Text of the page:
Newman Peak is best described as a rugged backcountry hike. Sitting opposite of Picacho Peak, Newman is approx. 40 miles north of Tucson. Unless you want to add several miles to the hike, a 4x4 is highly recommended. Not only is there baby-powder like dust in parts of the approach road, it also lends itself to some pretty serious rocky terrain that no average car could handle. From your parking spot hike along the faint road until it dead ends at a firepit/campsite. If you have a four wheel drive vehicle, you may be able to drive to this location. This is the end of the trail and the rest of the route is cross country. The route to the summit follows the main gully that ends at the saddle between Newman Peak and the minor peak to the west. Follow the drainage up picking your way through cliff bands, boulders and cacti until you reach the summit.
Climbing the east side is the only real viable option unless you're using climbing gear and want to be on some very loose rock. An obvious gully on the east side takes you up steep terrain with a wide variety of choices and route selection. Experienced travelers will easily pick their way to the top following the various cliff bands and steepening rock-hopping. And have a fun but challenging day of it. Staying north as you continue upward you'll be rewarded with views of layers and layers of mountains in all directions. From the summit of Newman Peak many mountain ranges are visible: Santa Catalinas, Silverbell Mountains, Tucson Mountains, Superstition Mountains,Tortolitas Mountains and Table Tops Mountains, to name just a few. Not for the faint of heart simply because of the relentless steepness - the legs will surely get a workout.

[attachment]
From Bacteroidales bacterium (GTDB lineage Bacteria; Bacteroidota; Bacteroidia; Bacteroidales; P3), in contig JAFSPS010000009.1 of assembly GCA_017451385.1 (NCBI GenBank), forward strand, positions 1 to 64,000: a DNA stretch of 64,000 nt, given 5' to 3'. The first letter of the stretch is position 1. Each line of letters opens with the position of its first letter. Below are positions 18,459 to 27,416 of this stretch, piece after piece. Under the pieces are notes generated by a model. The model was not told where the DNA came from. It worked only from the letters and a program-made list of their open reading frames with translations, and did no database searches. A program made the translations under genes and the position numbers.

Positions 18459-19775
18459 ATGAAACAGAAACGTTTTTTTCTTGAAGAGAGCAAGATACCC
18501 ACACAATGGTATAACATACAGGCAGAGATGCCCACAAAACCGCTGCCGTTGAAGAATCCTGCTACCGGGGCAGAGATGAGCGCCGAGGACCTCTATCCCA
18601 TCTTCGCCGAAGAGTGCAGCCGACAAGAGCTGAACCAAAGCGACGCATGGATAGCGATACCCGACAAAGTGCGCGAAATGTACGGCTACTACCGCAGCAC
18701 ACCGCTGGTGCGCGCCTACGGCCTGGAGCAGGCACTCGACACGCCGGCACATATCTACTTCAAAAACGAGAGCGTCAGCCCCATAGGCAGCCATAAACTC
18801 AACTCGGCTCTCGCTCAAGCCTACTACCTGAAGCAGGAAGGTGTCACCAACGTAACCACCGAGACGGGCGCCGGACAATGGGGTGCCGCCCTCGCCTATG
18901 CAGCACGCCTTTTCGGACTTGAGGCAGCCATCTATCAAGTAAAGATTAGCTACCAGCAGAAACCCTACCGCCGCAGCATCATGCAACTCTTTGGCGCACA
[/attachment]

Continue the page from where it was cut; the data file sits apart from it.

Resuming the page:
A plaque at the base of this mountain states it was named for a soldier killed in the only battle of the Civil War to take place in Arizona. Ironically, another plaque in the area commemorating the battle does not list Newman.